The US Supreme Court is set to determine whether the country’s job discrimination laws should be extended to protect LGBT+ individuals in a decision that could indicate how the Trump administration will deal with rights affecting sexual and gender minorities.
The court announced on Monday (April 22) that it would hear three cases to decide if federal law should be amended to prevent people from being fired on the grounds of their sexual orientation and gender identity.
The hearing is set to take place this autumn, with a decision expected during the 2020 presidential election campaign, according to SCOTUSblog, a news site covering the US Supreme Court.
It is the first case on LGBT+ issues to be heard by the Supreme Court since the retirement of justice Anthony Kennedy, a champion of gay rights, last summer.
Kennedy, who was pivotal in the court ruling to legalise same-sex marriage, was replaced by Trump‘s Republican nominee Brett Kavanaugh, despite him facing multiple sexual misconduct allegations.
His appointment means the Supreme Court consequently has a conservative-leaning majority.
Supreme Court Ruling Could Reveal Trump’s Approach To LGBT+ Rights
US president Donald Trump. (Image credit: Gage Skidmore/Flickr)
Two of the cases will be heard together by the Supreme Court because they both involve gay men, who each claimed they were fired because of their sexuality.
The first – Altitude Express v Zarda – was filed in New York and concerns Donald Zarda, a skydiving instructor who claimed he was sacked because he was gay.
Zarda’s case has been pursued by his estate after he died in a skydiving accident in 2014, reports The New York Times.
The second case, Bostock v Clayton County, Georgia, was petitioned by Gerald Bostock, who alleges he was sacked from his job as a child-welfare-services coordinator because of his sexuality.
The third case – R.G. & G.R. Harris Funeral Homes Inc. v Equal Employment Opportunity Commission – concerns Aimee Stephens, a former funeral home employee from Michigan, who claims she was dismissed because she is transgender.
The Supreme Court has previously decided on a number of key LGBT+ rights cases, including ruling to legalise equal marriage across the country in 2015.
In 1989, the Supreme Court issued a watershed ruling, titled Price Waterhouse v Hopkins, that established gender stereotyping as a form of sex discrimination.
Supreme Court To Decide Whether To Extend Civil Rights Act To Explicitly Include LGBT+ Protections
The Supreme Court legalised same-sex marriage in 2015. (Image credit: Pxhere)
The Supreme Court will decide whether Title VII of the Civil Rights Act of 1964 should be extended to encompass sexual orientation and gender identity.
Trump has appointed two justices to the case, Kavanaugh and Neil Gorsuch.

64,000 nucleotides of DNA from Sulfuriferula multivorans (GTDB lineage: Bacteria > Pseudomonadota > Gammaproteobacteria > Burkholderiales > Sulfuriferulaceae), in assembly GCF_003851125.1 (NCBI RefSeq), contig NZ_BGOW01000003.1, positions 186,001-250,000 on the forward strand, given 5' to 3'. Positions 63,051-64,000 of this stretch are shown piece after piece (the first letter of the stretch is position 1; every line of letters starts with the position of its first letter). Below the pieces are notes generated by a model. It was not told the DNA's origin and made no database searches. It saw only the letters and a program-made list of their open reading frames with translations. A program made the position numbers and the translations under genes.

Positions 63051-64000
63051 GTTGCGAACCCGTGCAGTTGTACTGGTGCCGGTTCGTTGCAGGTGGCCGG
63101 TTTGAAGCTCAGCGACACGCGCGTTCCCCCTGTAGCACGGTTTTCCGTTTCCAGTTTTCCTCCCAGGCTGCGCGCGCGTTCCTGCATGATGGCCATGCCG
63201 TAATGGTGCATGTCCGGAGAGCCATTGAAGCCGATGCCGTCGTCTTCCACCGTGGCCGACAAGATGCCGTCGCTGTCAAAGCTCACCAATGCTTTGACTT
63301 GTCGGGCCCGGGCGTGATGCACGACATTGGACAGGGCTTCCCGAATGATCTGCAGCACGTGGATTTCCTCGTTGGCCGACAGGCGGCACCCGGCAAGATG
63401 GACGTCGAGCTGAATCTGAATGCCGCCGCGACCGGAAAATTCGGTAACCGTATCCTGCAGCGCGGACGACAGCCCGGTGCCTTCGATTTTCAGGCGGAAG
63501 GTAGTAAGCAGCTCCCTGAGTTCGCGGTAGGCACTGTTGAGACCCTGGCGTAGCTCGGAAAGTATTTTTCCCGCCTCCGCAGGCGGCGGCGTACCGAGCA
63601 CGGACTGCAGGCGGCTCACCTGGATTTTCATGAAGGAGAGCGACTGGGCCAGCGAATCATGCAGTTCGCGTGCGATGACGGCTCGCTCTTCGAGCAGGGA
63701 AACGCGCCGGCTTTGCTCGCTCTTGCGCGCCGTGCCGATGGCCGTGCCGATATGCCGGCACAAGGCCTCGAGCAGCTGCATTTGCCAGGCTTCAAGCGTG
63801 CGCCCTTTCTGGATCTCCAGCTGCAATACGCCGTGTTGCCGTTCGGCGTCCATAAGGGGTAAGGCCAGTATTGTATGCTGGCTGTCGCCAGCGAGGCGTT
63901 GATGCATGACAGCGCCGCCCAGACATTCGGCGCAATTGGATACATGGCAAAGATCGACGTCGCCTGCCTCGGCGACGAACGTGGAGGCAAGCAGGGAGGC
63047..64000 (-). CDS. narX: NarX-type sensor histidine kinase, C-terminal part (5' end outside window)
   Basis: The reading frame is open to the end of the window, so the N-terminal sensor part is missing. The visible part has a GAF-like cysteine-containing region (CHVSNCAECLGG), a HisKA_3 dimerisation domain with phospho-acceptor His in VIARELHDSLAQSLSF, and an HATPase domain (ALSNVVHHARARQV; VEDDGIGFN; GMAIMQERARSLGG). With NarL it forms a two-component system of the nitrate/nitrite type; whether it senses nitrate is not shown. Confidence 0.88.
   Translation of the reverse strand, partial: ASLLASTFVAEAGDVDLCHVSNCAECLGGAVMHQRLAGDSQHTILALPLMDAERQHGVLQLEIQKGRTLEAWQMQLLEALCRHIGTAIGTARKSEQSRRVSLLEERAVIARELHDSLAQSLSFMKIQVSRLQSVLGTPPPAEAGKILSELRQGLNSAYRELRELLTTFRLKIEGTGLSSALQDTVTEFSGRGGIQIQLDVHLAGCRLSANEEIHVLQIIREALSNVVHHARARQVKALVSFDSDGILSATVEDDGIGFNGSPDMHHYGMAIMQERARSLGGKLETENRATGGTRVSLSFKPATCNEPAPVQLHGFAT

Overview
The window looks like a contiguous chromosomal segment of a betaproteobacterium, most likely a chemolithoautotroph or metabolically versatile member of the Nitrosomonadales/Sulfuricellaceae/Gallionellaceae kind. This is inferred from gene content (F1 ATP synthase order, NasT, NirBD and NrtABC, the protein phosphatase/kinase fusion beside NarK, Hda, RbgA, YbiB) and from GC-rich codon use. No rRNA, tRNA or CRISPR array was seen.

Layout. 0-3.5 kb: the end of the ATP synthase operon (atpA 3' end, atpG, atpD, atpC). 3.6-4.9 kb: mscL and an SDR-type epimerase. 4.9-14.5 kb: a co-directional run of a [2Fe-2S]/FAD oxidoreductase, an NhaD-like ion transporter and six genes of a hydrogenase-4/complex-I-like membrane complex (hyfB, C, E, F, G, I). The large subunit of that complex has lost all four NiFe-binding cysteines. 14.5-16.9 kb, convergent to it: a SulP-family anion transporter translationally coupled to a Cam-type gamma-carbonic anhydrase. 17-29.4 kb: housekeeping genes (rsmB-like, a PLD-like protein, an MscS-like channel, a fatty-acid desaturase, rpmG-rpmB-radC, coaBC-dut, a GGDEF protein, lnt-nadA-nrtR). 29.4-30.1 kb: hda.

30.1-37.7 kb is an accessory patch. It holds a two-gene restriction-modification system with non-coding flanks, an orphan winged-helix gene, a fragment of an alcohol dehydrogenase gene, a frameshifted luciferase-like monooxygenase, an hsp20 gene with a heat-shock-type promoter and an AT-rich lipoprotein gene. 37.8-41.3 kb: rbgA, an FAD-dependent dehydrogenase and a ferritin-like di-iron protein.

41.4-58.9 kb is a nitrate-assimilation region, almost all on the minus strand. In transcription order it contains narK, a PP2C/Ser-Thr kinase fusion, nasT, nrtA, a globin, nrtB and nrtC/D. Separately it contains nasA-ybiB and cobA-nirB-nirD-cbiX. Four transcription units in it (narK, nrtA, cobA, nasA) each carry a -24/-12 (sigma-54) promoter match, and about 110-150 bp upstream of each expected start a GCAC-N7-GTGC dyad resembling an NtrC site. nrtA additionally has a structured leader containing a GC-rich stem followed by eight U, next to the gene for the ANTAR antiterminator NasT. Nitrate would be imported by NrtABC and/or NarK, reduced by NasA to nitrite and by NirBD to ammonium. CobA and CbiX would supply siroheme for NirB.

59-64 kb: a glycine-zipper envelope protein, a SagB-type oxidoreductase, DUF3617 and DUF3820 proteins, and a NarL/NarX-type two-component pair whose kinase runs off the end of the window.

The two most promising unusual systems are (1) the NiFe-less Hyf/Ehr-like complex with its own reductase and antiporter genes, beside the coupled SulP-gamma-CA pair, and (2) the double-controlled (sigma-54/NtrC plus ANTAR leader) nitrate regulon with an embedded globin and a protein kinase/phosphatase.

Title VII of the Act currently prohibits employers from discriminating on the grounds of sex, race, color, national origin, and religion.
However, it contains no specific provisions protecting employees from being sacked because of their sexual orientation or gender identity.
Lower courts in the country have been divided over whether the Civil Rights Act contains workplace discrimination protections for sexual orientation and gender identity.
However, two federal appeals courts in Chicago and New York have recently ruled that discrimination against lesbians and gay men amounts to sex discrimination.
There is no reason for the Supreme Court to carve LGBTQ people out of a law that by its own terms protects us from discrimination
Greg Nevins, senior counsel at LGBT+ organisation Lambda Legal
The Justice Department under Trump has previously said that Title VII does not include protections for sexual and gender minorities.
It marked a shift from the Obama administration, which supported courts treating LGBT+ discrimination during employment as a type of sex discrimination.
With the Supreme Court agreeing to hear the three cases, human rights organisations have called for a ruling in favour of LGBT+ rights.
Lambda Legal, an LGBT+ legal group, said that LGBT+ people should be protected from workplace discrimination by the Civil Rights Act.
“After many years of courts grappling with these questions, the Supreme Court has decided to step in and resolve whether discrimination against someone for their sexual orientation or gender identity is a form of sex discrimination prohibited by the Civil Rights Act,” said Greg Nevins, a senior counsel at Lambda Legal.
“Multiple courts have understood that discrimination against someone for being transgender or being in a same-sex relationship is a form of discrimination because of sex, plain and simple.
“There is no reason for the Supreme Court to carve LGBTQ people out of a law that by its own terms protects us from discrimination.”
The Transgender Law Center (TLC), the largest national trans-led organisation in America, urged the Supreme Court to extend discrimination protections to include LGBT+ people.
“TLC will be watching the Supreme Court activity closely and hopes that they will once again rule in favour of equal protection for transgender communities,” said executive director Kris Hayashi in a statement.
“While we know that our liberation won’t be decided by a court case, we are hopeful that there is only one clear decision that the Supreme Court can make.”